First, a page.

What Is Bankruptcy?
Most people know what the term “bankruptcy” means, but not the full extent of it. When an individual is dealing with overwhelming amounts of debt and sees no way out, this is where bankruptcy comes in. An arduous and often embarrassing process, the average person hopes to never experience it. But, if you’re not dotting every “i” and crossing every “t”, you might find yourself in financial disarray. Bankruptcy is the formal process of legally announcing your inability to pay outstanding debts. An individual can declare bankruptcy as well as a business. We see it all over the news and most recently with Toys R Us.
What Are The Different Types Of Bankruptcy?
Bankruptcy falls into two main categories liquidation and reorganization. Also known as Chapter 7 bankruptcy and Chapter 13 bankruptcy. Remember, you must be eligible for filing under these chapters.
Chapter 7 Bankruptcy
This type of bankruptcy erases all qualifying debt which sounds good on paper. The catch is, you must allow the trustee to liquidate (meaning sell) some of your property to pay back the debt. The selling of certain properties is how the balance is created. Then the sales are given to the bankruptcy trustee. Don’t worry about all your property being sold, there are certain things that are exempt under state law. Known for giving people a “fresh start”, this chapter helps wipe out medical bills, personal loans, and credit card balances. However, certain debts can’t be eliminated such as:
- child support payments
- spousal support payments
- wrongful death awards
- injury awards
- student loan debt
Chapter 13 Bankruptcy
Frequently considered “wage earner” bankruptcy, this type of bankruptcy restructures debt for people with higher incomes. This chapter of filing allows you to keep all your property, but you pay creditors for the value of your items that are not exempt. The amount you pay is dependent on how much you owe and how much you have earned. Not all done at once, this is part of a three to five year payment plan. Any additional income by the person can be added to this payment plan. This is most often used for:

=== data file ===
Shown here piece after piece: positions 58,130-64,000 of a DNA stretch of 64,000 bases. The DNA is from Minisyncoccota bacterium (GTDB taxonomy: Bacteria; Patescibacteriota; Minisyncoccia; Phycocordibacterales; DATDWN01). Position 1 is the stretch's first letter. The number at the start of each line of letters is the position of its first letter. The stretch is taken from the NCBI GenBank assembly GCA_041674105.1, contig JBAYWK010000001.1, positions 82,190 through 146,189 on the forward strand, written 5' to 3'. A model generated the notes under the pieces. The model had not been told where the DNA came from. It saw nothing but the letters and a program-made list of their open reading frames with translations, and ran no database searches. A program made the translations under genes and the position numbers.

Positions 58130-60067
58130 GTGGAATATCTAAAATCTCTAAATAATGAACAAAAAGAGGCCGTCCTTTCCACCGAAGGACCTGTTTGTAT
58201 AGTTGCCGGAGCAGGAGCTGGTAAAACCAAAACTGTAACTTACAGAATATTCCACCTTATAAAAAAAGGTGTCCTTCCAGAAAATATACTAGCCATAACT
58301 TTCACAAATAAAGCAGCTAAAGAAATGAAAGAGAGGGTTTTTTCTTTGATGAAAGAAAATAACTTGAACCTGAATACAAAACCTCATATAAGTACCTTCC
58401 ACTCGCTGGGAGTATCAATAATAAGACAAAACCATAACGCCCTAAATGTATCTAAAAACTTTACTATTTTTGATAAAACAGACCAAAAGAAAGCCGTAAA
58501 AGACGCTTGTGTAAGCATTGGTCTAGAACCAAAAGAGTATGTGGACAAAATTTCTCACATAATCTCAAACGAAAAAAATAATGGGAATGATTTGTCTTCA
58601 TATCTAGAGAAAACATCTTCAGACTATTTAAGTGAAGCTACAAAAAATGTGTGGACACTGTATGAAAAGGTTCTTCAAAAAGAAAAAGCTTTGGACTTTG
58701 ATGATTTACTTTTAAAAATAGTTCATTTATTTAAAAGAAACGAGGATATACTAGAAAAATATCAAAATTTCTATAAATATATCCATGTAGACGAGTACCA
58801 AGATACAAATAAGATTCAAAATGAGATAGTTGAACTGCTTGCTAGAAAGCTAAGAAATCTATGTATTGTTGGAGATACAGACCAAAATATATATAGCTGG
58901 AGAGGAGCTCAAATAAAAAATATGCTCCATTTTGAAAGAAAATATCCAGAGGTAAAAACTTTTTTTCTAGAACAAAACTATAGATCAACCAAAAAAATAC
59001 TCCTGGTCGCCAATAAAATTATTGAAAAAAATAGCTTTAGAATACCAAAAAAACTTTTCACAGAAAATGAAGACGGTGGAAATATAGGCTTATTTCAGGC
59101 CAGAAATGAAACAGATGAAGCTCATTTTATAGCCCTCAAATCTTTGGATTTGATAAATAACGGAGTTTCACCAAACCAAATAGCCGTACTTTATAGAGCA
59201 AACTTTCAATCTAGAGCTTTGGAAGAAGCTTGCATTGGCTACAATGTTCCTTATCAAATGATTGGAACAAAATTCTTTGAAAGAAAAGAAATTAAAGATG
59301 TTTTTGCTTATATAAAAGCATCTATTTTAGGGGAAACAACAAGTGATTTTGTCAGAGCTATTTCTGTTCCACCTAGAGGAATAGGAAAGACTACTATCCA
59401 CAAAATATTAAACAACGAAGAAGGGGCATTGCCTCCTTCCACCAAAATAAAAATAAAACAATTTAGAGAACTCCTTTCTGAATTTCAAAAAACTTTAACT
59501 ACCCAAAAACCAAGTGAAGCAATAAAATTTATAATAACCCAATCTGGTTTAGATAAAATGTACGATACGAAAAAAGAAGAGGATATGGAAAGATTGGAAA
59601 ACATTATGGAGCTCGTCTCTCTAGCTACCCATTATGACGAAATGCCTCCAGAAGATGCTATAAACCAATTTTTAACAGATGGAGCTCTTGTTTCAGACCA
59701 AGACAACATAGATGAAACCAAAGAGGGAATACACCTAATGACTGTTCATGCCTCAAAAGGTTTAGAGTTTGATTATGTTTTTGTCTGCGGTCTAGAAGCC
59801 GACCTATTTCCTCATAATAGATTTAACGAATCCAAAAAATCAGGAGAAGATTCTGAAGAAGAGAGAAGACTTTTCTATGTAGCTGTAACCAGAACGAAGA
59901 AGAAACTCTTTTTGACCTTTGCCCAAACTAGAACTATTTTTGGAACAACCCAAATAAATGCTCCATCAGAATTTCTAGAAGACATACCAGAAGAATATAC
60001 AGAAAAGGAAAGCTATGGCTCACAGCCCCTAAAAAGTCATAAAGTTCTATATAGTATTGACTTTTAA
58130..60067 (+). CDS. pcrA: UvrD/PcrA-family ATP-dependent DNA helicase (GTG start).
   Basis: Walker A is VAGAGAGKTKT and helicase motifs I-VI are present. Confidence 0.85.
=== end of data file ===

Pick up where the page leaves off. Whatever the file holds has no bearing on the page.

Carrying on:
- car payments
- house payments
How To File Bankruptcy?
Now that you’ve come to terms with your bankruptcy, you need to file for it. Most people who declare bankruptcy will file voluntarily. First, a petition is filled out by the debtor, the person who owes the money. Once filled out, their assets will be evaluated, and some of it may go towards the debts. Then, the individual needs to find out if they are eligible for Chapter 7 or Chapter 13 bankruptcy. You may be approved for both or neither of them.
How Often Can You File For Bankruptcy?
There are no restrictions on the number of times you can file for bankruptcy. Although, there are certain protocols that need to be followed. An individual who has filed for bankruptcy before will receive a discharge with this information. No discharge notice means you can file for bankruptcy again with no time restraints. However, the discharge notices vary depending on if you filed for Chapter 7 or Chapter 11 bankruptcy. A Chapter 7 bankruptcy discharge means you must wait 8 years from the date you filed. Meanwhile, a Chapter 11 bankruptcy discharge means you must wait 4 years from the date you filed.
What Happens When You Declare Bankruptcy?
After signing your bankruptcy petition, your attorney files your documents with the local bankruptcy court within your jurisdiction. As the process goes underway, you will be given a bankruptcy case number and a trustee. The person who will be overviewing your case. All the creditors in your petition will receive mail notifying them of your situation. Therefore preventing home foreclosures and wage garnishments. Next, at your bankruptcy meeting, you will be asked questions by your attorney about the case. After this, you decide which bankruptcy chapter you will file for if you haven’t already.
How Long Does Bankruptcy Stay On Your Credit Report?
Depending on the petition you filed, bankruptcy might hurt your credit score. Although your credit is probably ruined before you even file. A Chapter 7 bankruptcy filing stays on your credit report for 10 years. Meanwhile, a Chapter 13 bankruptcy filing remains on your credit report for 7 years. Both cause long-term damage, but you might want to consider this difference when deciding which to file.
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